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To Turkey and Back in One Day!

A weekend with nothing scheduled became a rich experience when our Turkish friend, Lemis' (Larry), invited us to attend the Chicago Turkish World Festival at Navy Pier. After a sumptuous breakfast together at a new restaurant in the suburbs, we headed to the nearest Elevated train stop and made our way to Chicago on public transportation. Larry had not ridden the El before and although it is not any shorter, it is way more relaxing. We took the Blue line from Cumberland and then transfered to the red line at Jackson Street in the Loop where we just had 3 more stops to Grand and then a six block walk to the Pier. The sky was clear and the temperature in the high eighties, but the closer we got the the Pier, the more refreshing was the lake air that surrounded us.

We walked the length of the pier enjoying the sights, sounds and smells all along the way to the very end where the festival was taking place in the grand ballroom.

From a distance we could hear music and entering, we experienced a cacaphony of sounds and songs and many booths on display by the various Turkish and other countries Turkey has relationships with: Turkmenistan, Ubekistan, Bosnia, Macedonia,etc. Sponsored by the Turkish American Society of Chicago, the generosity of these various groups was impressive as they shared their cultures, free to the public with richly colored handouts and tasty temptations. We wandered leisurely and explored the displays. "Chciago Turkish World Festival share a positive message to help unite all races, cultures, and religious to live in harmony."

The textiles , both for sale and on visitors, were a thrill for me, of course! The colors, textures and various tecniques were a sight behold.

To my surprise, we came upon a yurt on the showfloor! It had to have been my favorite part of the whole festival; well, maybe except for the baklava and Turkish coffee!My cousin, Jeff, has been wanting to build a yurt and before he started talking to me about these, I was not familiar. The shape, design, colors and textures are amazing, not to mention the fabulous textiles displayed within. The yurt proved to be a popular destination with the fextival particiapnts and not only the colors in the textiles, but the many humans enjoying the displays created created a pleasing "warmth". A very welcoming Turkish man who owned the yurt was happy to explain the process. Made of fulled wool, which is water resistant, it is covered in winter to protect from snow with another layer of wool and wood. He says it takes 4-5 hours to assemble the yurt; somewhat less with practice.








View through opening of top of yurt:







They were encouraging everyone to try the traditional costumes and have their photos taken.
Another type of tent:

Larry had one main goal and that was to see the performance of Mehter, the Ottoman Military Band. For centuries it has commpanied the Ottoman army. We had some time to wait so we went outside to enjoy Lake Michigan at the end of the pier. This weekend there was an added bonus as the "Air and Water Show" was also going on further north on the lake. However, Navy Pier is a good vantage point to see some of the flyovers! We saw parachuters dropping from 10,000 feet and the noice when the jet formations flew over was enough to satisfy Larry and Alan!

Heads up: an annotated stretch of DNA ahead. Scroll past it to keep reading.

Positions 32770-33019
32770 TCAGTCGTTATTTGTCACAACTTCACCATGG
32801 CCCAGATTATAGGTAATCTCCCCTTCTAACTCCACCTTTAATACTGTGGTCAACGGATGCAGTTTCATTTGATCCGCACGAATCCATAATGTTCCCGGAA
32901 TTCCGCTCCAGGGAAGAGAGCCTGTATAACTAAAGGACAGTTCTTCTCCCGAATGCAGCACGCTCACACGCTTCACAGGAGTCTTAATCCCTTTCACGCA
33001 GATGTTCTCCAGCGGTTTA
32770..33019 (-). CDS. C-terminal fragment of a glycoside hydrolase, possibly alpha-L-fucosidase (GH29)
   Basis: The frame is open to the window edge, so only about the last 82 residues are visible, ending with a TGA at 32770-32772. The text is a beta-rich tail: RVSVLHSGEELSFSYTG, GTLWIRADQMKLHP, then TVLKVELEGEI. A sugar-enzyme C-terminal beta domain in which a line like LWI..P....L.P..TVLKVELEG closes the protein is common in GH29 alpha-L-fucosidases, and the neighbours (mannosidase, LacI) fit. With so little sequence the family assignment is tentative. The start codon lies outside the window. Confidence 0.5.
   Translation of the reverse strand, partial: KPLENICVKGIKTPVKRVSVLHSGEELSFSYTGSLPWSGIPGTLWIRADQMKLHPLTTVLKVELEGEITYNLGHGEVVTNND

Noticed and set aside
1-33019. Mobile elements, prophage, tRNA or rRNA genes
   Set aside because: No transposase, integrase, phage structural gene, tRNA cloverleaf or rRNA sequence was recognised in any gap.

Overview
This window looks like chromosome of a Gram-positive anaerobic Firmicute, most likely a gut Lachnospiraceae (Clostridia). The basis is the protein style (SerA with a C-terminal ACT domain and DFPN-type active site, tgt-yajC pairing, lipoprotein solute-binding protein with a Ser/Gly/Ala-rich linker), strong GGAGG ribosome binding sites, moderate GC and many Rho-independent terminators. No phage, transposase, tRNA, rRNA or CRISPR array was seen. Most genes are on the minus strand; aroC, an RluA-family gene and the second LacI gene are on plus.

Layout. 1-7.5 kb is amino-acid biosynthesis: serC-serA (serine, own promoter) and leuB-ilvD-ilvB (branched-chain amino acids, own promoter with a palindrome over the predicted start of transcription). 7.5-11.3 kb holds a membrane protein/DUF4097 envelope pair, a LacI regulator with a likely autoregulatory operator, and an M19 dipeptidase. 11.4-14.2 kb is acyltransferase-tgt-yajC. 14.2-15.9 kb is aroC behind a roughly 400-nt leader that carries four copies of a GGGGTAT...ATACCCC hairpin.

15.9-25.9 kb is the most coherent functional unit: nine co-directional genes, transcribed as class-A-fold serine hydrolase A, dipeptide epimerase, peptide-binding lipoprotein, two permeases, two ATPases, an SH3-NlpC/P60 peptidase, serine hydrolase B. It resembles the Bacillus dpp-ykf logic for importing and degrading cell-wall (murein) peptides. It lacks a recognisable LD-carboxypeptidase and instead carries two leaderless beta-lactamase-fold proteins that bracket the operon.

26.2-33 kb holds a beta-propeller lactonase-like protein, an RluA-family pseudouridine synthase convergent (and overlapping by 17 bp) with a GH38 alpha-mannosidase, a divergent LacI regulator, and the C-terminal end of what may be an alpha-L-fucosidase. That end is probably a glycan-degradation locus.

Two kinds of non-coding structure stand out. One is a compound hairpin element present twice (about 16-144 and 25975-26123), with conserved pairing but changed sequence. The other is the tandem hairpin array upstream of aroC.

View of John Hancock Building in distance









We returned inside the ballroom and enjoyed some folk dances and singers while waiting on the band.






Thoroughly entertained by the band and satisfied with our adventure, we are ready to reverse course and head home. Back home in the suburbs, it's all-American hamburgers, well, maybe "larry-style" burgers, and relaxation in the delicious breeze on the deck!

Larry says we HAVE to go to Turkey with him and he will arrange everthing to share his beloved culture with us. We're up for it! When shall we go?

Comments

Jeff Blakley said…
Taking the El and public transportation probably meant less stressing out about traffic, no doubt! From the looks of it, the festival was a wonderful event to participate in. I don't know if there is a Turkish community in Miami or not - there probably is, though.

The yurt that I was contemplating building was similar, at least in shape. But it has more "modern" construction, not that traditional construction is something to dismiss. It is just that felt to make the fabric covering is hard to come by in this country! The jury is still out on the idea of a yurt - it might happen yet! It is just that progress is painfully slow for a number of reasons - it is taking much longer than I thought to get to where I think I should be!
ReviewGal said…
Turkey is on my list of "Top 10 Places to Visit". I have always wanted to go, so you can go first and then give us the "scoops" on where to go when you get back. I think early/mid autumn would be a good time - comfortable weather and fewer tourists.

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